2 points mwharri,
firstly there should be no need for a driver per se, for the monitor. It's the graphics card that you'd need to know mainly. The monitor is a dell you say, well if so then it's almost definitely something thats rebadged with the dell stuff.
If you have the paperwork that came with it - or you look it up on the web, for the horizontal and vertical specs, then you should be able to run the xorg config app (cant remember if the command is xorgconf or xorgconfigure). By doing that you would have the ability to manually apply the H and V freqs, plus the keyboard, the mouse (i.e. the stuff thats handled by the x server).
Also, redhat 9 is getting rather elderly. That was the stage when "they" made redhat proper and enterprise product and forked the "other" distro, which became fedora - the current version of which is fedora core 4 (I believe).
You can of course, continue down the redhat 9 route - your choice. I, would suggest that if you think it's specifically the redhat route that you are comfortable with, then fedora core 4 - because it's up to date with lots of bugfixes and other elements that will make your introduction to linux considerably smoother (hell you could probably manage a gentoo install if you don't mind following instructions and do lots of digging - but the learning curve would be a reversed 90 metre ski jump!).
My main point being, that it's probably better if you try an up to date distro, whether it's fedora, SuSE, mandriva etc etc. Because the initial experience is so much smoother.
You've managed too sort your windows, so if you can just organise that so that your hard drive has some unallocated space - I'd suggest that you started from scratch with one of the up to date ones - it should (theoretically) work fine with the defaults. Of course if your kit has some of the more up to date abilities i.e. SATA hdd, raid of some sort, then it may indeed take a little bit more effort to install.
My attitude is often opposite to lots of the so called "enthusiasts" - It's my belief that the inital "linux experience" should be enjoyable - and not some nightmare where you have to spend forever to learn about manual config of something.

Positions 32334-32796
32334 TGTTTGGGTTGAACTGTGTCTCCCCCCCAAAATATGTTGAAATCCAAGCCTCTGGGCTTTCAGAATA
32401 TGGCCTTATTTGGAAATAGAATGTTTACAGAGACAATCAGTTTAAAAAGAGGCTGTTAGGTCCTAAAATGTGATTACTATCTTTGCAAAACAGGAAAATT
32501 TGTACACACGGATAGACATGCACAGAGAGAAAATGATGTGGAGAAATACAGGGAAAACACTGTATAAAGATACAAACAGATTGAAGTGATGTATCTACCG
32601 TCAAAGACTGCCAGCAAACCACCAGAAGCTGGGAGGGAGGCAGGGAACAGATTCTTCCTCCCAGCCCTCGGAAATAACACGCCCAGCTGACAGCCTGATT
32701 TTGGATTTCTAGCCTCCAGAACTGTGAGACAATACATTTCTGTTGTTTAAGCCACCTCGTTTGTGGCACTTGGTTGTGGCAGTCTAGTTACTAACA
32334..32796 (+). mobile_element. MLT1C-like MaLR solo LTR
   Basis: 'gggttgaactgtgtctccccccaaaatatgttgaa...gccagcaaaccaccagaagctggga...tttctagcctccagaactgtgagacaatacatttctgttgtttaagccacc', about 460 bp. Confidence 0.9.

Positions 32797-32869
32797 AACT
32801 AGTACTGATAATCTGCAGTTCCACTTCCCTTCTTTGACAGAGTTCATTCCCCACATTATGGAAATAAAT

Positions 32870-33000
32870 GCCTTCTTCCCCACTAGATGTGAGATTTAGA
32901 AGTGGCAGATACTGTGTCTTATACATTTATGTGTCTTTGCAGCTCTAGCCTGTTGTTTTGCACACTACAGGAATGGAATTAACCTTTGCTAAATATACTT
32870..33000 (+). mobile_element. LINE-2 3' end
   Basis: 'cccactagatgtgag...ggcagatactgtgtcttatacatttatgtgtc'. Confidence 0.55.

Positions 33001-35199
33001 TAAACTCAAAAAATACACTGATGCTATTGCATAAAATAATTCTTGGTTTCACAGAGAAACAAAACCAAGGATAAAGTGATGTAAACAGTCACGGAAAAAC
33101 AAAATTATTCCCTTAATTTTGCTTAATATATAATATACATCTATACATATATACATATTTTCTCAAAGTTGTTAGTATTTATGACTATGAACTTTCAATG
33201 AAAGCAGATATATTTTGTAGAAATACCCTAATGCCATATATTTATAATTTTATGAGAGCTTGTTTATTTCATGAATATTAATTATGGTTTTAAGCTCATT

The specs for your monitor can be found here
which tells me that it's pretty straight forward and you don't need to worry about the stuff thats on that "driver disc" you mentioned. you should be able to just run the configuration without any problems, just applying the relevant info where needed.
The only thing that my may have to look into a little is if your graphics card is nvidia or ATi based - both have proprietary drivers to get the best from them (I understand that that why nvidia cards are more popular - their linux support is superior to ATi). There are generic drivers that should get the system working OK though.
If you have a burner in the system then you can also download and burn the disc under windows (I used to use nero for that) - the only thing you would have to check is the "md5sum" of the download (the md5sum file is usually found with the distro download location - it's a small text file with a long number). Then install md5summer
and run it to get an md5sum from the downloaded iso file, and just compare it to the one in the text file - if they match, then burn the iso to CD (check the instructions for that - or web based ideas/suggestions for the settings for the software).
The specs for you monitor can then be "tweaked" to match how you like the view/size/res etc.
Hope that helps a little